Under sunny but chilly morning conditions Friday, March 22, a group of Junior Beta Club members at Carpenters Middle School used their hands in the dirt to leave an impression long after they move on.
The eighth-graders, with the help of Keep Blount Beautiful, the Blount County Soil Conservation District and Blount County Master Gardeners, put St. John’s wort in the ground at the school’s entrance. Seventh-graders came out to help as well, as redbud trees were also part of this beautification project. All of the students who participated are in Carpenters Middle School’s Junior Beta Club.
Brittney Whipple is KBB’s executive director. She said this endeavor is part of KBB’s Kids Keep Blount Beautiful program. “We try to do this once a year at local middle schools,” she said.
It was all made possible because of a grant from the UPS Foundation, Whipple said. In addition to Carpenters Middle, another Blount County middle school, Eagleton, has done a similar landscaping project.
Whipple said the space will be used for an outdoor classroom, complete with plaque and identifying information about each planting. Once KBB helpers and others have left, it will be up to the students to keep the plants thriving, she said. In all, 32 plants are being added to the Carpenters Middle campus.
On hand Friday morning was Master Gardener Corinne D’Apprile. She has been a Master Gardener for a short while, but has worked on other projects like the Shakespeare Garden at the Blount County Public Library and the orchard at Maryville College. She said it’s vital young people learn about care of the environment.
“I have always loved gardening,” D’Apprile said. “I have been planting here and there for 50 years.”
Mason Denman, an intern for KBB came out prepared to shovel, plant and mulch the new plants. A student at Maryville College, he hopes to work in the field of environmental studies, his major. That can include anything from being an environmental consultant to a park ranger, he said.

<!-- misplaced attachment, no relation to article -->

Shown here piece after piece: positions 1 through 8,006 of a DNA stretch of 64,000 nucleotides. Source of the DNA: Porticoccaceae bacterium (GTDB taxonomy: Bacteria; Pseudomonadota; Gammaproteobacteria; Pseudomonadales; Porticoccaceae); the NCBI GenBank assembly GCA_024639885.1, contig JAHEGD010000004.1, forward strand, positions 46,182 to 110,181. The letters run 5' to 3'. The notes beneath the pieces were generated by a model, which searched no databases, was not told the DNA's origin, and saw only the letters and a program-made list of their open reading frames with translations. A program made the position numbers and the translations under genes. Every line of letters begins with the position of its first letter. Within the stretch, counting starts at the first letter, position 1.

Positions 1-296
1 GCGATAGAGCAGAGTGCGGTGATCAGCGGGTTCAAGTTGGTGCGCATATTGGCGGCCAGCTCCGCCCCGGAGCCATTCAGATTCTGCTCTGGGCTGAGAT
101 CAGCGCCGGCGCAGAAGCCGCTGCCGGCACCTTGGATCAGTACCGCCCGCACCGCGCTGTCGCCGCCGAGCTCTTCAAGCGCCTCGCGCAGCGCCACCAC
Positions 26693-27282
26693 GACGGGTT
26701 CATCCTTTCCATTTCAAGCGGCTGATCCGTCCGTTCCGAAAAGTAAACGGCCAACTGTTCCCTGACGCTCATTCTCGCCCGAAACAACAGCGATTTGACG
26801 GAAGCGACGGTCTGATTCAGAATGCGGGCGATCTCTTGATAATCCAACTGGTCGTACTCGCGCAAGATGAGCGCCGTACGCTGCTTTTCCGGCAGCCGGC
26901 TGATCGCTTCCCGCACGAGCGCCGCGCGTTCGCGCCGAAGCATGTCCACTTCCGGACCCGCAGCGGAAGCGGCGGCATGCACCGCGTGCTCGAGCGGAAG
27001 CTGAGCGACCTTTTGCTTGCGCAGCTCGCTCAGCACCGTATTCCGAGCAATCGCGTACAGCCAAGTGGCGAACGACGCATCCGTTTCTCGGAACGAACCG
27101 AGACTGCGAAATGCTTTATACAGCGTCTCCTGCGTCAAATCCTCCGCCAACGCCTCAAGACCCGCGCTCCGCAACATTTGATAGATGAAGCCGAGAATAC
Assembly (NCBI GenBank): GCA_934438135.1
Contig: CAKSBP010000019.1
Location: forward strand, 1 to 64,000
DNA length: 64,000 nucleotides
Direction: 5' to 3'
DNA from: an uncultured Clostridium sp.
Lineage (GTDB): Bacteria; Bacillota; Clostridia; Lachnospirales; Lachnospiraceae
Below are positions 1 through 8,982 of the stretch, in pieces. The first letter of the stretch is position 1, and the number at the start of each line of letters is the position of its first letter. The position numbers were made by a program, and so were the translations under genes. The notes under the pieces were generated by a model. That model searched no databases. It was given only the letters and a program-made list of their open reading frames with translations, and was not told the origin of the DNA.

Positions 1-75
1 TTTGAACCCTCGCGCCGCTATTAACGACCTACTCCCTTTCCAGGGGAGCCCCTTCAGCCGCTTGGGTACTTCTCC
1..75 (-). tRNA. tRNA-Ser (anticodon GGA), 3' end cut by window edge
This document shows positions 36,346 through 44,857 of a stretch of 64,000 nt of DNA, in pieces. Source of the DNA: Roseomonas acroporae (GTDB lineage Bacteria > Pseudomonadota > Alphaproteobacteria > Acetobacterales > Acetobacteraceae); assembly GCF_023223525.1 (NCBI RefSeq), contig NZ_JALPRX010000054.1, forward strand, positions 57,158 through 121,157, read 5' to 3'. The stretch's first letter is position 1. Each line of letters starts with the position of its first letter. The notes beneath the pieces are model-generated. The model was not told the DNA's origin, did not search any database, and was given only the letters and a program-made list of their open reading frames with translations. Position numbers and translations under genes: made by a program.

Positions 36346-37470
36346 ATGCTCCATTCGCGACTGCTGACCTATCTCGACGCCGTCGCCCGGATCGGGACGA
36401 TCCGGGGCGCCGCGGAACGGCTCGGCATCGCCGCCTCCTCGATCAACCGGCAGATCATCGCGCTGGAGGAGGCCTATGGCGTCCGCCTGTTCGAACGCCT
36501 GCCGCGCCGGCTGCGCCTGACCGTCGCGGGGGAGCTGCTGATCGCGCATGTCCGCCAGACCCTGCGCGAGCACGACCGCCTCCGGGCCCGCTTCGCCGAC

Whipple and Julie Konkel of the Blount County Soil Conservation District, helped choose which plants would be appropriate for this setting. Ben Teaster, an intern for the Blount County Soil Conservation District, was present to lend his extra set of hands, too.
“The purpose of the grant, since it was KBB, is to beautify the campus,” said Konkel. “We also took the opportunity to select trees and shrubs that were native to show off native species to students. We also tried to pick something that has some wildlife or educational value.”
St. John’s wort is a beautiful yellow, while redbuds are a vibrant pink. Konkel said redbuds do well in poor soils, which schools typically have because of construction.
“We know they do well, they flower and have great color,” Konkel said. “The redbud is also a nitrogen fixer. It helps improve the soil quality over time.”
Other plantings around this campus includes additional sycamore and fringe trees. Beautyberry is also being added.
Abby Barron, vice-president of Junior Beta, said this was her first time planting shrubs. She volunteered while others chose to remain in class.
“I like helping out in the community,” she said. “This will make our campus pretty for people to see as they drive by.” Lucy George also volunteered for this outdoor work. She said it wasn’t so hard because of the eagerness of all working together.
Junior Beta Club sponsor Hannah Turner was lending a hand as her club picked up shovels, dug down into the soil and placed the shrubs inside. Pam Carico and Kendra Payne are also sponsors.
Turner said there are about 80 members of Beta Club. Membership is limited to those students who maintain grades above a C. She said there will be a team assembled to make sure the plants thrive, which includes watering.
“We are hoping the spring rains continue,” Turner said. “I can’t wait until they start growing and our kids can see what they have helped provide.”
Whipple was confident the project is in good hands. “This is theirs,” she said, pointing to the students. “They will be in charge.”